Shivendra Singh Dungarpur’s documentary on noted Indian film archivist PK Nair is a fitting tribute to 100 years of Indian cinema
‘A generation that ignores its history has no past’ is the one quote that stands out in Celluloid Man, a brilliant 150-minute documentary by Shivendra Singh Dungarpur on the life of legendary film archivist PK Nair, and how his obsessive attitude and steel determination to preserve films helped India retain its century-old culture of making movies. The director looks at his subject with a starry eyed devotion of a fan; he treats Nair almost like a movie character, as he delves into investigating the how and why of the old archivist’s obsession with cinema.
On its surface, the documentary is about Nair who single-handedly built the movie archive at FTII Pune, and started work of film preservation in India. Like a Sherlock Holmes, Nair would chase old movies and attempt to preserve them without any bias. Larger questions about which movies are worth preserving and how it affects the current generation of filmmakers and viewers in their attitude towards films are made evident as the docu progresses. For example, even a C grade film like Hunterwali Nadia, 50 years later, becomes a rare walk through the history of cinema.
The movie shows Nair as a complete fan of the talkies, whose obsession with cinema began in the makeshift theatres of Trivandrum where he would sneak in and watch movies, with his heels dug in the white sand that acted as the floor. “The experience was almost spiritual, as sometimes I would lie down on the white sand and see movies,” says Nair, now in his 80s, with milky eyes and a bad back. The docu shows how the archivist had to fight the governments and at times producers’ callous attitudes towards film preservation to save precious films from a sorry fate.
Nair here is treated at par with legendary cinematic figures including the noted French film archivist Henri Langlois, and rightly so. His style may be different from a Langlois who was known to be boisterous and almost rogue, but his affection for the talkies is the same, and a legion of directors vouch for it. Like Langlois, Nair would cheekily ‘dupe’ films and take part in piracy which now looking back worked out for the best. What’s also heartening to see is how Nair’s efforts helped so many filmmakers come into their own. The old archivist was always ready to help out young students with tips on which movies to watch, often lending them rare prints to study. Filmmakers including Ritwik Ghatak, Vidhu Vinod Chopra, Rajkumar Hirani, Santosh Sivan, Aziz Mirza and Mahesh Bhatt are among the many FTII students who benefitted from Nair’s generosity.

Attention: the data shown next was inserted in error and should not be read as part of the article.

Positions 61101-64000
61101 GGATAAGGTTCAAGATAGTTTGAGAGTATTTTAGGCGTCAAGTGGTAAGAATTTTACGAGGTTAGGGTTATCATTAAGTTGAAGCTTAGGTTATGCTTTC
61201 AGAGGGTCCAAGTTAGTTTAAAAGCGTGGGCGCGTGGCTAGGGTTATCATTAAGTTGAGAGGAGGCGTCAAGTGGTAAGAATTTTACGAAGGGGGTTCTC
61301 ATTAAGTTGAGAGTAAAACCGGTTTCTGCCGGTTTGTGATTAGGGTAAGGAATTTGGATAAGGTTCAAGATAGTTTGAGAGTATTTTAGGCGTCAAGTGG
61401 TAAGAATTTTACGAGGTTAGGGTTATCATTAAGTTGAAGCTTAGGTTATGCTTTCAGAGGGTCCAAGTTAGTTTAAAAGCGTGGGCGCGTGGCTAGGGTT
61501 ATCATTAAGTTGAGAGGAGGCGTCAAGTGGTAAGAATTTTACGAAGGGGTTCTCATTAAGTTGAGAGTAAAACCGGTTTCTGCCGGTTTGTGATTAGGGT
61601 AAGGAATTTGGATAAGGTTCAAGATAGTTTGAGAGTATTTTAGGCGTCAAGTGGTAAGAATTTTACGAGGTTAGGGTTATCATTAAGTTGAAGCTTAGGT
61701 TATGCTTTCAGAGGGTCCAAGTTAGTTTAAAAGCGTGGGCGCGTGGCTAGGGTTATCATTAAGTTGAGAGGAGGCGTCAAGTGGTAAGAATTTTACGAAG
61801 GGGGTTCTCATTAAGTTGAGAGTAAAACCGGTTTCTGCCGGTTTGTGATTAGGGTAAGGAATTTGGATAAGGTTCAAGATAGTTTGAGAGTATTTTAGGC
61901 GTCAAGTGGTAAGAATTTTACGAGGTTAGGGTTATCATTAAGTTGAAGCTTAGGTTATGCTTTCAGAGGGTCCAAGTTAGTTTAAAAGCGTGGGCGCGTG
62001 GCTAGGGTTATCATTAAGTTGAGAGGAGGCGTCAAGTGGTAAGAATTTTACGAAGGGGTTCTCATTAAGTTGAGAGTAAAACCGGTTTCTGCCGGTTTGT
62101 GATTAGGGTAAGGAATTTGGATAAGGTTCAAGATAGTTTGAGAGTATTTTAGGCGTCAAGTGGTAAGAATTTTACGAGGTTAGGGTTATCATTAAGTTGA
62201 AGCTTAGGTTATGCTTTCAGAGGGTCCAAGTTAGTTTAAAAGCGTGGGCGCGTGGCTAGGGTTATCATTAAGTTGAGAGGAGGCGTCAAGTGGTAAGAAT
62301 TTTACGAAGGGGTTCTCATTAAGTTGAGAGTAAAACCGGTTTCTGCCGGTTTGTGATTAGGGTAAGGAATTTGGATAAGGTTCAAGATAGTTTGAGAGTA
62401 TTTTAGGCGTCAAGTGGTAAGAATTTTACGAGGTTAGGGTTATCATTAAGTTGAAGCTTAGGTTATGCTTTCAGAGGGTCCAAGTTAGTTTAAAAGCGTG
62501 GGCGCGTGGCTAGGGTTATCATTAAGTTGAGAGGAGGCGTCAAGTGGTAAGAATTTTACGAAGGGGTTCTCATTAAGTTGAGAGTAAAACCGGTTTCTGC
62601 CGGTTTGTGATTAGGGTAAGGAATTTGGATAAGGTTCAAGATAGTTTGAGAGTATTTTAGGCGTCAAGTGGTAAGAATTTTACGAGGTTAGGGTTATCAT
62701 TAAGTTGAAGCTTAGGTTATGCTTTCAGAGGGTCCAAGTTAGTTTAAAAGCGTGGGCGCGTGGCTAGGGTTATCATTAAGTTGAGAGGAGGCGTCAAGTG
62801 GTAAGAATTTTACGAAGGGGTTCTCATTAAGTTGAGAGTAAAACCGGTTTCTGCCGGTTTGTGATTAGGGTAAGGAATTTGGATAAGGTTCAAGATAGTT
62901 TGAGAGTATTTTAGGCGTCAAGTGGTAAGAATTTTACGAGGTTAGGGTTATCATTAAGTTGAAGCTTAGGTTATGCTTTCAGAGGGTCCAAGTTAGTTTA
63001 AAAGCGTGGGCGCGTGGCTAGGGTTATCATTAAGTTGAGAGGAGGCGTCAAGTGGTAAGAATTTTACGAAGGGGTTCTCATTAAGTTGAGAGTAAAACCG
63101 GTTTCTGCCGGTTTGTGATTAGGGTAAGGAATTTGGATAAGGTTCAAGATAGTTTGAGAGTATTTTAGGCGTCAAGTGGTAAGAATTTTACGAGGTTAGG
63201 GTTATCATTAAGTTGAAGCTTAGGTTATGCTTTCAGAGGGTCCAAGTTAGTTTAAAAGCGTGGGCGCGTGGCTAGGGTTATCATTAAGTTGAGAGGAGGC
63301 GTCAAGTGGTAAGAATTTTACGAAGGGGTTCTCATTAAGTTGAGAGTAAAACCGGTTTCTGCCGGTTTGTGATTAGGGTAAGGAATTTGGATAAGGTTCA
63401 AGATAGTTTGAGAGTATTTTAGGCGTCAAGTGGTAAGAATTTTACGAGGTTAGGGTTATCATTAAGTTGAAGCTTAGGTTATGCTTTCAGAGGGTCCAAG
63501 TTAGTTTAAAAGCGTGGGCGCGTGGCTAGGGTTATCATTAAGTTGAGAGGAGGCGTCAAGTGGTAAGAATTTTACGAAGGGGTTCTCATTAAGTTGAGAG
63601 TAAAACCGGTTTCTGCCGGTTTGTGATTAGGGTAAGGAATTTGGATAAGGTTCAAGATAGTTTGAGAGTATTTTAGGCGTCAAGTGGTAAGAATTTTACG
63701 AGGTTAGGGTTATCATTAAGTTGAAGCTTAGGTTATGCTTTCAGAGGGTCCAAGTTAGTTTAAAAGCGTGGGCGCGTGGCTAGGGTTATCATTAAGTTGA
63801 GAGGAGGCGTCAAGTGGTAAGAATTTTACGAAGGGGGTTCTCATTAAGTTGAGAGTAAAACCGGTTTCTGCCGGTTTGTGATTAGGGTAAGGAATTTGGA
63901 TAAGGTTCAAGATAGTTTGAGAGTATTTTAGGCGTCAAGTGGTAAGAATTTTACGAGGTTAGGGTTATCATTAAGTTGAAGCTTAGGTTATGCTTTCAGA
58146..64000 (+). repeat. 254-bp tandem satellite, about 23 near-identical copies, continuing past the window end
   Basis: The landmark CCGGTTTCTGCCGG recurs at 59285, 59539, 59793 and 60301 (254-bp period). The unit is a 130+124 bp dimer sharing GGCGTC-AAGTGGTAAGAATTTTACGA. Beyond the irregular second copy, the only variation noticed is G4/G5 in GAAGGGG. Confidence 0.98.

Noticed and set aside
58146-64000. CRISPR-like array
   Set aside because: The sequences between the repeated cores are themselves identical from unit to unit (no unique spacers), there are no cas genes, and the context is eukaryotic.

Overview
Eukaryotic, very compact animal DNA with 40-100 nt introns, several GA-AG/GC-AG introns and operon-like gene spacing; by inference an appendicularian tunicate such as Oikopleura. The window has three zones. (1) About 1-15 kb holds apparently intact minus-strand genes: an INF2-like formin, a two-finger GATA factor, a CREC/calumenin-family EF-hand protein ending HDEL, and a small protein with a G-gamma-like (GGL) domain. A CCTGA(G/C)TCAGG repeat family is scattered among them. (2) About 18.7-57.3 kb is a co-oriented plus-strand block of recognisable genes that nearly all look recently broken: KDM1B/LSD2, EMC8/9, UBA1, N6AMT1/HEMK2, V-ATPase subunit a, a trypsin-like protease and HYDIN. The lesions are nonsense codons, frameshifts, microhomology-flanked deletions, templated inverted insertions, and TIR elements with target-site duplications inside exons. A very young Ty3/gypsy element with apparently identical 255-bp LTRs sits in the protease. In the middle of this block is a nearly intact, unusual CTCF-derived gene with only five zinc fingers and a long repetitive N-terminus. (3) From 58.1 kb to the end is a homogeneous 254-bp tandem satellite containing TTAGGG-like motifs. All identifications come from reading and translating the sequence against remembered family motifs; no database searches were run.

Shivendra Singh Dungarpur works his way patiently through Nair’s story and turns the film on its head making it about so much more than just a documentary about cinema. With Nair’s retirement, an era has come to an end. And with the FTII’s same babu like attitudes, film preservation is again at a fragile state. Nair is no longer a welcome sight at the FTII campus, as his dictatorial style and iron clad approach towards preserving films is not appreciated by the higher ups at the government sponsored film institute. The mantle has passed, yet the problems remain the same. Nair is a dinonsaur and a revered figure, yet his era is over. But has it gone to someone worthy? Sadly, that is the debate that the movie wakes its viewers up to.
So catch this film to simply know how rich and diverse the history of Indian cinema is. And the 100 years that Indian cinema completes are not only of insane song and dance affairs but with films so beautiful, it would make your heart sing with joy if they were accessible. And some of them are too, thanks to one man’s magpie like obsession with preserving films.
4 out of 5
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